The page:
COMMENTARY || Our dangerous national trail is nothing to celebrate

What we have is a dangerous motorway, not a national trail. Parliament should adopt a Trans Canada Trail Act that establishes minimum standards for safety and quality.


Last weekend, the Trans Canada Trail organization triumphantly threw “a huge party” to celebrate a “momentous collective achievement” and the realization of a “major Canadian dream.”

The organization proudly announced that after 25 years and the hard work of “devoted and fun-loving volunteers, partners and donors,” the Great Trail of Canada was finally connected: “It’s the longest trail system in the world, and it’s in our backyard. This is Canada’s path.”

The Canadian government generously contributed $1 million to pay for “a massive party in the nation’s capital” and some 200 smaller events elsewhere.

Nobody wants to be a party pooper but, like the small boy who saw that the emperor wore no clothes, we need to speak out: Canada does not have a national trail. We have been duped.

We were promised a real trail. The legacy project proposed by Canada 125, and piloted by founding president Bill Pratt, was a cross-country greenway — a linear park — accessible to hikers and cyclists of all ages and abilities, and to be built as far as possible from motorized vehicles.

What we’ve got now is essentially a dangerous motorway. The alleged “trail” includes 8,500 kilometres of roads and highways, and 7,000 kilometres of lakes and waterways. (In northwestern Ontario, where the trail splashes and thrashes through 2,000 kilometres of treacherous waterway, hikers and cyclists must travel — at great risk to their lives — on the narrow two-lane Trans-Canada Highway.)

Hundreds of thousands of Canadians — including many children — donated money for construction of a safe and accessible trail; not for the designation of a perilous and inaccessible road. Founding sponsor DaimlerChrysler Canada summed up donor expectations: “You will never see a Jeep on the Trans Canada Trail. But you will see Canadians of all ages enjoying the Trail for recreation activities like walking, hiking, cycling, horseback riding and cross-country skiing.”

Although Pratt had intended to build the cross-country trail economically and efficiently on abandoned rail lines — already paid for by Canadian taxpayers — negotiations with railway companies proved unexpectedly difficult. Only after receiving substantial tax concessions did Canadian Pacific and CN Rail finally agree to transfer 2,100 kilometres of rights-of-way — but only 210 kilometres could be used for the trail.

Provinces and municipalities also purchased several thousand kilometres of rail line, however, they gave priority to local concerns, and they — not the TCT organization — have established rules and regulated usage.

By 1999, it was evident TCT would neither set appropriate standards, nor respect explicit commitments. When Canadian Geographic reported that nearly 30 per cent of the 16,200-kilometre trail would be opened to motorized all-terrain vehicles, former president Pratt responded that this was completely unacceptable and against the TCT’s basic policy.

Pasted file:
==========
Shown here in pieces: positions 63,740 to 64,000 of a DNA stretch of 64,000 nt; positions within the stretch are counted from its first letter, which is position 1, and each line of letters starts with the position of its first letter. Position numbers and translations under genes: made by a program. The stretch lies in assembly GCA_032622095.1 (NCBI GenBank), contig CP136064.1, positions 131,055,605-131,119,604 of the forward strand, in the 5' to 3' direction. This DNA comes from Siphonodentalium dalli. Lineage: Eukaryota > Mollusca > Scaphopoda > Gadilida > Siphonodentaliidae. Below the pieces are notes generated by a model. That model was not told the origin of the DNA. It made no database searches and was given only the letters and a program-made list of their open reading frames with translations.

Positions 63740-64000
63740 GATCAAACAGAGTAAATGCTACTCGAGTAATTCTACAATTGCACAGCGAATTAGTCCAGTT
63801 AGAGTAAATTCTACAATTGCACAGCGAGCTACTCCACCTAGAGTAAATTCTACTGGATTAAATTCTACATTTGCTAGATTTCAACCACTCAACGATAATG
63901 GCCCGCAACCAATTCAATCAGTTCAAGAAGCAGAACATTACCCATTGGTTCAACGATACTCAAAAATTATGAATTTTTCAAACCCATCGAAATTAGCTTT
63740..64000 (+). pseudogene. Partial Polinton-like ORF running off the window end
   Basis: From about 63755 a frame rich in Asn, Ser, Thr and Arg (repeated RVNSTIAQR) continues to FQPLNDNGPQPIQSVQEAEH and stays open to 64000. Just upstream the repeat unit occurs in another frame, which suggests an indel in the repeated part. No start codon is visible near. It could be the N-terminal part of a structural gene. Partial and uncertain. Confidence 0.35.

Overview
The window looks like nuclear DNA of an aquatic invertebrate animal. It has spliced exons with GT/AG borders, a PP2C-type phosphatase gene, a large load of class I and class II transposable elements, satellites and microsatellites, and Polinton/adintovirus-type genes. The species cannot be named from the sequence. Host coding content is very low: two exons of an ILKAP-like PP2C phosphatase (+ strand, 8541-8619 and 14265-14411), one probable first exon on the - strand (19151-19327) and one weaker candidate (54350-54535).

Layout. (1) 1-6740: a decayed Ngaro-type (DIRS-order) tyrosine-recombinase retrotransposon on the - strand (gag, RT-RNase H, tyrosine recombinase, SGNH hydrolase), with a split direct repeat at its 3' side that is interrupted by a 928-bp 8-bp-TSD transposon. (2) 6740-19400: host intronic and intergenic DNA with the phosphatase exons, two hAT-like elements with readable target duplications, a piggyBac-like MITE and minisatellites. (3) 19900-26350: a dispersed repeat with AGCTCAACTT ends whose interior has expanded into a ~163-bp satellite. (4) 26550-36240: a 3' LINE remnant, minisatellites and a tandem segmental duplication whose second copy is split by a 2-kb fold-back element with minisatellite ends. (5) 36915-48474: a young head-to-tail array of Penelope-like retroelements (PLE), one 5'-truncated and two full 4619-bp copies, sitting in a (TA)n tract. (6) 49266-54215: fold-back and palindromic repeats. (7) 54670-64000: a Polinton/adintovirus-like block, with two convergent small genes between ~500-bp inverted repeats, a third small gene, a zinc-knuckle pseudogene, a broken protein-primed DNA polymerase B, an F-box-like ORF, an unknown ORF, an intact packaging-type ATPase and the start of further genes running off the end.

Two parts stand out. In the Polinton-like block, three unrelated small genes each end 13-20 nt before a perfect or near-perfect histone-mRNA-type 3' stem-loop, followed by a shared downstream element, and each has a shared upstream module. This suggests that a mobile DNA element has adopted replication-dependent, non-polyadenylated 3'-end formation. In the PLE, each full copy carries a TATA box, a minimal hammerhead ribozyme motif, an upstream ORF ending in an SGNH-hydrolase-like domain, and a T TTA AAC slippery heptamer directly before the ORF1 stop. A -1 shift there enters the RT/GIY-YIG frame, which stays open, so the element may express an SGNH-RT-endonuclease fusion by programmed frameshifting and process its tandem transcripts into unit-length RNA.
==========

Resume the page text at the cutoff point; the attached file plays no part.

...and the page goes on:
He pleaded unsuccessfully that TCT assert its authority and refuse recognition to any trail section used by motorized vehicles.

In abdicating its responsibility to set and enforce minimum standards, TCT has not only betrayed its trustful donors and tarnished our international reputation, it has also placed lives at risk. The Great Trail’s well-publicized core principles, notably its promise “to provide a safe and enjoyable trail experience on high-quality trail,” have become little more than a misleading marketing ploy.

Parliament should end this dangerous charade by adopting a Trans Canada Trail Act that establishes minimum standards for safety and quality, and regulates use of the terms “Trans Canada Trail” and “The Great Trail of Canada.” No trail should be so designated unless it is genuinely non-motorized and recognizably world-class.

For an exemplary precedent, parliamentarians need look no further than the Trans-Canada Highway Act, first passed in 1949. Although a cross-country highway had been recommended as early as 1912, provincial and municipal governments were focused on local road projects and had little interest in supporting an interprovincial route passing through sparsely populated regions.

The federal law provided financial incentives for construction of a cross-country roadway taking the shortest practical east-west route and meeting agreed standards.

Everyone loves a party. But let’s wait until we can celebrate a true achievement, the completion of a real cross-country trail. Not the promotion of a booby-trapped mirage.

Edmund A. Aunger is a professor emeritus in political science at the University of Alberta, Campus Saint-Jean. He recently completed a 12,500-kilometre Trans Canada Trail cycling ride from Victoria to Charlottetown.

This op-ed originally appeared in the Edmonton Journal.